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Transmissions from the Past: Radio and Email on Mobile Devices

Apparently, along with trying to change who gets paid when the music gets played, the National Association of Broadcasters is lobbying Congress to require FM radio receivers to be built into phones and other mobile devices. I’m sure this is in part a reaction to the rise of streaming music apps like Pandora and the Public Radio Player, but they want FM receivers in not-so-smart phones too.

Compare this with how we in the email industry got email clients into everyone’s phones. I clearly remember attending a party in Oakland somewhere in 1999 or 2000, where a woman nonchalantly checked her email on a Palm VIII at about 4 in the morning. No wires, not even wifi—we were truly living in the future. Today, even though it’s supposedly almost dead, email is expected on any device capable of anything more than changing ringtones.

But this didn’t come about because of some email consortium lobbying Congress. It happened because people wanted it. People who buy and use mobile devices. I don’t know for sure, but it seems very unlikely that these same people—who are a much larger group now—are asking for FM tuners.

Me, I still like radio. I’m lucky enough to live in a region with a ton of interesting stations, both commercial and non, so I have a fairly high-end AM/FM receiver at home along with the standard radio in my car. I’ve also got various devices for streaming audio over the internet, and a cable to plug my iPhone into my car stereo.

One of the stations I listen to most often does offer FM and AM broadcasts, but they’re about a thousand miles from where I live. So I listen online. I listened to the stream when I lived closer, too, because there was always radio interference from the rail yard down the street.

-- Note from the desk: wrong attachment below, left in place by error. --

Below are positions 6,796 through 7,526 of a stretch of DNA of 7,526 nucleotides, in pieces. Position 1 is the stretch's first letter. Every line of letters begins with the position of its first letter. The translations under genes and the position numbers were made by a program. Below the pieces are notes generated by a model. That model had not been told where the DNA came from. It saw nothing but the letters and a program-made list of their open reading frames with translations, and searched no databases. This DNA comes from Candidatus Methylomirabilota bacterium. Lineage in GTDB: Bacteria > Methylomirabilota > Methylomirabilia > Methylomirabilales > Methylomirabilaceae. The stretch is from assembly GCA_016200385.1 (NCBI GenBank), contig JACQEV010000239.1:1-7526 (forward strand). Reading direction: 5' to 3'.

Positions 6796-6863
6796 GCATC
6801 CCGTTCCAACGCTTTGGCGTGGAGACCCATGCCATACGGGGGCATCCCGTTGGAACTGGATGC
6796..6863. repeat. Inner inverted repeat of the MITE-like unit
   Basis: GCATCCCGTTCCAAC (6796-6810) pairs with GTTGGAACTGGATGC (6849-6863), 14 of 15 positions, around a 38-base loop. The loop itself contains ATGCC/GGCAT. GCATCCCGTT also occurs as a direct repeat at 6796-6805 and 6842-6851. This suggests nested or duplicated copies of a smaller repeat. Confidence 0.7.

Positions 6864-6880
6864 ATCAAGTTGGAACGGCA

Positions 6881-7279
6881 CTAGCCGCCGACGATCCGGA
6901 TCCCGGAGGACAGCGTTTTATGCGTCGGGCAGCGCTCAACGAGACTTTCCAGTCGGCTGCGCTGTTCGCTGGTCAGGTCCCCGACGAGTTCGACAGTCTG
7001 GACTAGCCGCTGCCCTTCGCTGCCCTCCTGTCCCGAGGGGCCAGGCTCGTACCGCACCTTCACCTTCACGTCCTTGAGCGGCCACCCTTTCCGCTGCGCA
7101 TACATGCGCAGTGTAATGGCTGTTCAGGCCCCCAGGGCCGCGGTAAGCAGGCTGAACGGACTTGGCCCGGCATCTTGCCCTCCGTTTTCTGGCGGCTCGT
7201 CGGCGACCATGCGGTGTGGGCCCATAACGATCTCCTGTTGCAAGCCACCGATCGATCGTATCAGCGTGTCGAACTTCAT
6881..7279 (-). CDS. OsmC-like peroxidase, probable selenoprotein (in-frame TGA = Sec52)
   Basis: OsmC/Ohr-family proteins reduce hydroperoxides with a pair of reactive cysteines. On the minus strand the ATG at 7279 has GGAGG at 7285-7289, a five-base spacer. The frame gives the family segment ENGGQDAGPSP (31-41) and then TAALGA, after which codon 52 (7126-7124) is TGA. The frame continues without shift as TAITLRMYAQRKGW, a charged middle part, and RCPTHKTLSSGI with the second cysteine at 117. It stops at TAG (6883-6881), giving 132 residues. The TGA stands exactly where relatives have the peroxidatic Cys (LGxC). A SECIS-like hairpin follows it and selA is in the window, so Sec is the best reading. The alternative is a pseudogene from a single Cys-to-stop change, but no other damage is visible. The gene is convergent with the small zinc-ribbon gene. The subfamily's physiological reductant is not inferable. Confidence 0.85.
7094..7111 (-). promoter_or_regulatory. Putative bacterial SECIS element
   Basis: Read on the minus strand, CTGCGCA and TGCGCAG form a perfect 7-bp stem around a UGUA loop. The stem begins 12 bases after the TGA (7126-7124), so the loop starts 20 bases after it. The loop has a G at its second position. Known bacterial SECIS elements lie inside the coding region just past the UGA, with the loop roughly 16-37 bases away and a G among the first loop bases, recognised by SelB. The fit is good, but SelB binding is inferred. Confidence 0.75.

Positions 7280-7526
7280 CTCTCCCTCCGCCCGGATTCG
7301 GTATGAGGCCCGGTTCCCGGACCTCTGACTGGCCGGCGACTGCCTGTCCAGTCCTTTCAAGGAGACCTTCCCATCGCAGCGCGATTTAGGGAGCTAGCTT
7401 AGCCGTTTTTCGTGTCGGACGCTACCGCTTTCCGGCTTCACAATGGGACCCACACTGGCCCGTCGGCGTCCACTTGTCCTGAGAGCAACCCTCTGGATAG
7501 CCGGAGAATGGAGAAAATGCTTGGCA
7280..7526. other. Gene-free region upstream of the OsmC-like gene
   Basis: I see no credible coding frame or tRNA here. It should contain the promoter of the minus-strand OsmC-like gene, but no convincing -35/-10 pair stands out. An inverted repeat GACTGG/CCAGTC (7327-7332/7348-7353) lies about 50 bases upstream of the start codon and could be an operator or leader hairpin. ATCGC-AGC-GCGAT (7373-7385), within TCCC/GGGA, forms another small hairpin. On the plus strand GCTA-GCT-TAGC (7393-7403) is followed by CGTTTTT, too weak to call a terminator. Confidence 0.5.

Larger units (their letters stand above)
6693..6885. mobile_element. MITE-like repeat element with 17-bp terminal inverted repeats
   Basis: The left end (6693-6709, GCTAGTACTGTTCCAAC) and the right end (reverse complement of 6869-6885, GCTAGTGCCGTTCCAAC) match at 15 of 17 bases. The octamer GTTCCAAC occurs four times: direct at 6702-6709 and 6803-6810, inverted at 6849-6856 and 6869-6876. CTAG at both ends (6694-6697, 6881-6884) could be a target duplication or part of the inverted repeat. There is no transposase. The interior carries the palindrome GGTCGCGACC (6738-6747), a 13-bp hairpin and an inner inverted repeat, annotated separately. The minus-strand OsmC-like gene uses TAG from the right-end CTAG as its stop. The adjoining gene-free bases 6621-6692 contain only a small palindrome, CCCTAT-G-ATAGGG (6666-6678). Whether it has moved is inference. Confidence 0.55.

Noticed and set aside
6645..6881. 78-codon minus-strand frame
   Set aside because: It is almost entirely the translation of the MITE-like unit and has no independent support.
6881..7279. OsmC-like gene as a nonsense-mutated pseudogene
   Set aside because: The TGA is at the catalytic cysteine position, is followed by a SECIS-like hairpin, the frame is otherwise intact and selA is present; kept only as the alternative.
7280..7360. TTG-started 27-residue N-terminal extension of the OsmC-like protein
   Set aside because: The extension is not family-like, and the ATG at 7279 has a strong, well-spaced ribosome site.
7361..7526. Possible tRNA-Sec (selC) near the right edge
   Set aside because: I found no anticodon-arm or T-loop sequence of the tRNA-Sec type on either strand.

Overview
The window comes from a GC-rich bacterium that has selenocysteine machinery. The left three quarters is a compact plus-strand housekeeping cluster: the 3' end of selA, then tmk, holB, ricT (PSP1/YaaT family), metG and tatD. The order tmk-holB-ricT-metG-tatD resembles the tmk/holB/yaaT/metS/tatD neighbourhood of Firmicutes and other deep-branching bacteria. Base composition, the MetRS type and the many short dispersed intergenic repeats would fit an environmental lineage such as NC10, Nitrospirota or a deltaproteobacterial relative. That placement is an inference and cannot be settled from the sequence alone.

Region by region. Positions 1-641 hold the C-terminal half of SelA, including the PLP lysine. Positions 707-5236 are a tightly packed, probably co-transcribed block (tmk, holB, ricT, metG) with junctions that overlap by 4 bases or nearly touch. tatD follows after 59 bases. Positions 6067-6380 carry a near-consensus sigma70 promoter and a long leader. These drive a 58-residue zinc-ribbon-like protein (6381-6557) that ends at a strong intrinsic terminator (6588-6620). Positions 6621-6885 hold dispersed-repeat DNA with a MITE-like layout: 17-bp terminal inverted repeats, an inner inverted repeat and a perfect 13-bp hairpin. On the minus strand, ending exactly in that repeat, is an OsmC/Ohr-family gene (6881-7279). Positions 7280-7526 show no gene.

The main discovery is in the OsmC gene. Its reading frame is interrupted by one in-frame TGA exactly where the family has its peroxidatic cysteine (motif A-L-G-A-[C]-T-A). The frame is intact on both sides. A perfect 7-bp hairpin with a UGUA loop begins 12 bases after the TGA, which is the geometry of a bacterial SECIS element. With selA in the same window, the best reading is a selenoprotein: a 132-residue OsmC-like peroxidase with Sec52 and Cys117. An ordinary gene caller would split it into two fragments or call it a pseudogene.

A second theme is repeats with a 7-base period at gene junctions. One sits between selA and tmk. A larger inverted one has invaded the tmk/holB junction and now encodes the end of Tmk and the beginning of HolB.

Similarly, there are multiple ways to check email. For me, it’s now most commonly on my laptop or my iPhone. Sometimes I’ll still ssh in and use mutt. There are services that’ll read email over the phone, or send it by FAX, though those seem silly now.

Facebook messages are email, too, or close enough for most users—and that’s also checked from my laptop or my iPhone. Same with Twitter, and so forth. The email industry isn’t lobbying Congress to require Facebook to process email; there’s no need.

It’s not the broadcast technology that matters to users. It’s the content. And if one method of transmission/access is reduced to only carrying uninteresting content, we’ll stop using it.

Even lacking FM receivers, mobile devices aren’t killing radio. They simply offer an alternative way to hear more interesting content, while old-fashioned broadcast radio in most markets offers no alternatives at all.

For decades, live broadcasts were restricted to AM and FM, VHF and UHF, various cable providers, a skyful of satellites, newer digital channels…hmm. Actually, the venerable broadcast industry already knows how to provide content in multiple ways. They’ll come around to the internet (including the mobile internet) eventually. The question is whether their audience will wait.

We don’t have that problem with email. So long as there are people using email to communicate with each other, email will survive—no lobbying necessary, but lots of room for innovation. It’s not the technology; it’s the content.

(Kind of a funny message for a technology blog, huh?)

This article was originally published on Return Path’s Received: blog.

By J.D. Falk, Internet Standards and Governance

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